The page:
Last week, the European Bank for Reconstruction and Development (EBRD) hosted a pledging event to raise money for an international fund to tackle the damaging consequences of uranium mining in central Asia.

The fund, known as the Environmental Remediation Account for Central Asia (ERA) was established by the European Commission in 2015 to collect funds to remediate former mining sites in the Kyrgyz Republic, Tajikistan and Uzbekistan.

The EBRD has struggled to secure funding for rehabilitation projects since the inception of the ERA, but the success of last week’s event has created cause for optimism the European Commission alone increased its pledge by €10m, with Belgium, Lithuania, Norway, Switzerland and the US all making further contributions.

“We are grateful for the international community’s renewed display of solidarity with Central Asia,” said EBRD director of nuclear safety Balthasar Lindauer. “This commitment gives us a boost to progress with our work which will enter the implementation period next year.”

The ERA will be used to fund the rehabilitation of disused mining land, as well as establish criteria for feasibility studies and environmental impact assessments relating to operations beyond the scope of the EBRD.

The bank has already reached agreements with the Kyrgyz Ministry of Emergency Situations and the Uzbek Institute of Nuclear Physics to ensure the dangers of uranium mining are limited in the future.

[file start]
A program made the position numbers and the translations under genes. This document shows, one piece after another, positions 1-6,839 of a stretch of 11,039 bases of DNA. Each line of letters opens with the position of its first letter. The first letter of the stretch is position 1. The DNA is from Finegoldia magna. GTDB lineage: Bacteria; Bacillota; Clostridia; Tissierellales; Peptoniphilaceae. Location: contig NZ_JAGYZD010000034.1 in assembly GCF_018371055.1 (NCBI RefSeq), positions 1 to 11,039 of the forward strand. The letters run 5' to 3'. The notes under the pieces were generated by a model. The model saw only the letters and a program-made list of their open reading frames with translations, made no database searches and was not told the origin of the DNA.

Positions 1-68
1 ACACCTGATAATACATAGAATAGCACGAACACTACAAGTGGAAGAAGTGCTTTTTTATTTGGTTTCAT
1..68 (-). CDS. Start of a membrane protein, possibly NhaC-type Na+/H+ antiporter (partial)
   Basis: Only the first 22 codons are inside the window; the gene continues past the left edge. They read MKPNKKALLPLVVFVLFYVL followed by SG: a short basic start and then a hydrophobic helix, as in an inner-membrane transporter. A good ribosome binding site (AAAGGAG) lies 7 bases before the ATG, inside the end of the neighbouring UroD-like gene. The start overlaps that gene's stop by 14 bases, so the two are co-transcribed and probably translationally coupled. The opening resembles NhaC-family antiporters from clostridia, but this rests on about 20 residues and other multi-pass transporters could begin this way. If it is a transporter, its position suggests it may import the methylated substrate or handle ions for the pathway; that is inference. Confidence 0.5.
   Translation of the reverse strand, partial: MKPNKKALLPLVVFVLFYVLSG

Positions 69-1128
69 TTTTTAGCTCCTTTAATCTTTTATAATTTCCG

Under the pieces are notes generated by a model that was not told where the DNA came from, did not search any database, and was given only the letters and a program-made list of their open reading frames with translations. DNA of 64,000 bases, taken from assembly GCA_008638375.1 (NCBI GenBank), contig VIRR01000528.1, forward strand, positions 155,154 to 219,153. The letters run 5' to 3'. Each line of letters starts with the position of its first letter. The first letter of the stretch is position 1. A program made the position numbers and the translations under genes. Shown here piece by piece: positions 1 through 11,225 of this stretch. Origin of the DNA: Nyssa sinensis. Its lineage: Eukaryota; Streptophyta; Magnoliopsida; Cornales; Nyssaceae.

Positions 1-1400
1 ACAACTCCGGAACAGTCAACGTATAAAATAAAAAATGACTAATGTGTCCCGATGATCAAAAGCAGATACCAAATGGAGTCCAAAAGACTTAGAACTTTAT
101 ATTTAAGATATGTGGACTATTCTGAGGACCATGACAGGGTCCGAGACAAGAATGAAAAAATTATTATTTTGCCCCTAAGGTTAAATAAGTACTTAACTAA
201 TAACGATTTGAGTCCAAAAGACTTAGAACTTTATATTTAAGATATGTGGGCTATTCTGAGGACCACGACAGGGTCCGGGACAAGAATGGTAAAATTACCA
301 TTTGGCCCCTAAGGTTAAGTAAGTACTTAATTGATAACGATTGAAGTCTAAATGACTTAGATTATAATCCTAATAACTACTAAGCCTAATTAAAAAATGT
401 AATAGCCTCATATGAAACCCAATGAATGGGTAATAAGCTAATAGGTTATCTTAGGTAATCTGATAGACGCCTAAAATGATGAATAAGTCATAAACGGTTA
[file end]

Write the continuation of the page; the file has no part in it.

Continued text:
All three states are former members of the Soviet Union, and their land was frequently used for uranium mining during the 20th century. According to the World Nuclear Association (WNA), more than 9,000 tonnes of uranium were produced in the Kyrgyz Republic during the Soviet era, between 1946 and 1967.

However, since the collapse of the Soviet Union and the exhaustion of these countries’ uranium reserves, untreated uranium tailings have built up. The WNA reports that Tajikistan has over 32 million cubic metres of tailings, much of which was not treated and simply buried in tailings dumps in 1990.

The town of Taboshar is located just 4km away from an abandoned mine site, which the WNA estimates is responsible for 4.5 million cubic metres of untreated tailings.

These waste materials pose a significant risk to human health, as ingesting uranium can lead to kidney and lung damage in humans. The EBRD also notes that many of these disused uranium sites are located along the tributaries of the Syr Darya river, with potential for water pollution in the Fergana Valley region, which is supplied by the river, high.

“Work on environmental remediation is at a crucial stage,” said ERA Fund Assembly chair Adriaan van der Meer. “Most plans for actual remediation in priority areas in Central Asia are now ready and independently reviewed.”

“I support the call from the Central Asian countries to the international community to make the necessary financial means available so that the actual environmental clean-up can start as soon as possible.”

Mining Technology’s Mining Safety content is supported by USA mining safety specialists Carroll Technologies Group.